Wednesday, January 26, 2005



b. Walden Robert Cassotto, 14 May 1936, New York, USA
d. 20 December 1973, Los Angeles, California, USA
better known as Bobby Darin, his entry to the music business occurred during the mid-1950's following a period playing in New York coffee-houses. An unsuccessful attempt at a hit with a cover version of Lonnie Donegan's "Rock Island Line" was followed by a move towards pop novelty with "Splish Splash". Darin's quirky vocals ensured that the song was a worldwide hit. The solo release, “Dream Lover" with its enticing vocal performance allied to strong production, took it to number 1 in the UK and number 2 in the USA. Already assured of considerable status as a pop artist, Darin dramatically changed direction with his next recording and emerged as a finger-clicking master of the supper club circuit. His signature song "Mack The Knife” was a million-seller and effectively raised Darin to new status as a serious singer.

Kevin Spacey: Bobby Darin as an adult
William Ullrich: the young Bobby Darin
Brenda Blethyn: his mother Polly
Caroline Aaron: his sister Nina
Bob Hoskins: Nina’s husband Charlie
John Goodman: Bobby’s manager Steve Blauner
Kate Bosworth: movie star Sandra Dee
Greta Scacchi: her overly-protective mother, Mary

Seen as a musical rather than as a straight-forward biography of Bobby Darin, it’s not bad. Spacey does a very credible job of re-creating the popular singer both in voice and singing style. However, he looks far too old for the part (where’s makeup when you need it?). Some of the scenes are a little “over the top” but that is in keeping with the quasi-documentary style of the movie.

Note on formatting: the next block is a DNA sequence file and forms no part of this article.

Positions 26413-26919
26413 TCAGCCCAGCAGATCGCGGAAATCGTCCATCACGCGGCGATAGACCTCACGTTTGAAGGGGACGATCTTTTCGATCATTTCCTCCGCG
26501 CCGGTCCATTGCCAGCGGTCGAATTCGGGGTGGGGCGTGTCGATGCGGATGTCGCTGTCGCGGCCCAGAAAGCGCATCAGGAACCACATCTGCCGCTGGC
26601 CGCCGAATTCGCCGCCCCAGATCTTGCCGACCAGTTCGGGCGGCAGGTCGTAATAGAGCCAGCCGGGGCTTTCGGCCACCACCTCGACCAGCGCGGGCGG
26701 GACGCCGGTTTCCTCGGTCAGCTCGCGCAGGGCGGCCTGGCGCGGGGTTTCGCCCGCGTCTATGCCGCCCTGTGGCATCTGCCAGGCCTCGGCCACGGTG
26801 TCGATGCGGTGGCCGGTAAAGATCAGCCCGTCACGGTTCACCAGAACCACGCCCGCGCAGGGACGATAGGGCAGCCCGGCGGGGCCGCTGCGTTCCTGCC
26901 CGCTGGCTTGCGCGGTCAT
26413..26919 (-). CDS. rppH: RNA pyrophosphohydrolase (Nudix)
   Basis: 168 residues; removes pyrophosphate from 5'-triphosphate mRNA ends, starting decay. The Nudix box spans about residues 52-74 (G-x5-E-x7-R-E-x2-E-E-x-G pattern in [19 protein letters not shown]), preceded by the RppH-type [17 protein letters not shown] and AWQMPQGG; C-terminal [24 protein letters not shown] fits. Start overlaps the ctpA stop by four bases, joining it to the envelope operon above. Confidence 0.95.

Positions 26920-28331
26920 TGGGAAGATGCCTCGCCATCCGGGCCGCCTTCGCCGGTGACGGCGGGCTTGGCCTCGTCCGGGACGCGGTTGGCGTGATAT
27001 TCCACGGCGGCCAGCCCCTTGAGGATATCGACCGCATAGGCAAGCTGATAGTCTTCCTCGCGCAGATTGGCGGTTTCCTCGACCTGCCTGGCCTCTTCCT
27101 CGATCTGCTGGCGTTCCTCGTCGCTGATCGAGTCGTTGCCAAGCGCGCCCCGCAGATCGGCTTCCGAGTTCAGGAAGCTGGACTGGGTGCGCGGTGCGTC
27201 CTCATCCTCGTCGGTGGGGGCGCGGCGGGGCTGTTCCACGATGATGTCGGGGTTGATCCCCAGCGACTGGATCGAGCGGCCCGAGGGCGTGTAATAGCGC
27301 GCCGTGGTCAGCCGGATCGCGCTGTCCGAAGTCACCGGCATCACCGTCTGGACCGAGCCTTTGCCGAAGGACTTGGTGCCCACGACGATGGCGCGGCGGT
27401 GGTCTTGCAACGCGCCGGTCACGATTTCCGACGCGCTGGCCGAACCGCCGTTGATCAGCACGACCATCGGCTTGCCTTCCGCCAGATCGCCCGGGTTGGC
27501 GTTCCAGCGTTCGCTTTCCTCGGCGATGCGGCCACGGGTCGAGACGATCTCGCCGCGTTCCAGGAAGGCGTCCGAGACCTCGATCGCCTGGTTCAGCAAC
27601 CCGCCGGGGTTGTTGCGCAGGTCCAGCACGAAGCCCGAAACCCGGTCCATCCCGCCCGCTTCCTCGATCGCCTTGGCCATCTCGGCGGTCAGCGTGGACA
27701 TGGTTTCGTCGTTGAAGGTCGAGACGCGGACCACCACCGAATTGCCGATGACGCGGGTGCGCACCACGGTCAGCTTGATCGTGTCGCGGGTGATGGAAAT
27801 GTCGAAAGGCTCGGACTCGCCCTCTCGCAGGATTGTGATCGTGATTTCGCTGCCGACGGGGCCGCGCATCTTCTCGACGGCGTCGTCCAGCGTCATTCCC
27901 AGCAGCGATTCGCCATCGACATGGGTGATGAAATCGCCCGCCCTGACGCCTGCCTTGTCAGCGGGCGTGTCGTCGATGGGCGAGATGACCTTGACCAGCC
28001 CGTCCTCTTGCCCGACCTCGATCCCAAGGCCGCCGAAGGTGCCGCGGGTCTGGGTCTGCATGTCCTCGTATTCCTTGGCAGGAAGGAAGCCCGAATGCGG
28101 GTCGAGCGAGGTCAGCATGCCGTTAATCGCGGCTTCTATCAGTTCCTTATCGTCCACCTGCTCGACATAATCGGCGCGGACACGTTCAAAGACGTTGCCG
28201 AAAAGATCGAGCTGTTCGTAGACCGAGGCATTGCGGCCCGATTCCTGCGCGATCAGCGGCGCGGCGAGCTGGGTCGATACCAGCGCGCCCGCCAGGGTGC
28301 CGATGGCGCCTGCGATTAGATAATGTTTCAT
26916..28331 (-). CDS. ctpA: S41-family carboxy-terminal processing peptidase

for some strong language and a scene of sensuality.

During one of the street scenes in the Bronx, several people are sitting on a truck’s open tailgate, which is covered with a blue cloth. The point of view changes to the dancers and immediately back to the viewers to get their reaction. Now they are standing and the blue cloth is no longer draped over the tailgate.

When at the pond, Bobby Darin jumps into a rowboat and that creates ripples going across the water. Then he sits down and the boat pulls away across a perfectly flat undisturbed surface.

Released in 1960, the song Beyond the Sea was originally a French song called La Mer. Although not one of his biggest hits, it apparently was one of Bobby's personal favorites

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